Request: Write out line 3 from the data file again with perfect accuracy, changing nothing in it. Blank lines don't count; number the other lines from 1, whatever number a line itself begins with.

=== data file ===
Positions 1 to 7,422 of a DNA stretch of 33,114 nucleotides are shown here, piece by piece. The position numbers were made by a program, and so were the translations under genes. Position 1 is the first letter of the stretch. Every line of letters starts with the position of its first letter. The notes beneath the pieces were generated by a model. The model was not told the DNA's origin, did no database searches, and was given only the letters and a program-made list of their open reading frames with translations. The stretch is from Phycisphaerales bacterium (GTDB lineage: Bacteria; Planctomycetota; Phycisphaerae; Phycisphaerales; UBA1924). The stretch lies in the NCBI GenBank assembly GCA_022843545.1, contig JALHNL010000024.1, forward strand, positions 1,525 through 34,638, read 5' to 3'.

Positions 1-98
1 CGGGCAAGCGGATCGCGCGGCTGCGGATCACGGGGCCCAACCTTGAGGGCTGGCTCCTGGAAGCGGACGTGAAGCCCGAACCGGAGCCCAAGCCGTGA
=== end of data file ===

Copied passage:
1 CGGGCAAGCGGATCGCGCGGCTGCGGATCACGGGGCCCAACCTTGAGGGCTGGCTCCTGGAAGCGGACGTGAAGCCCGAACCGGAGCCCAAGCCGTGA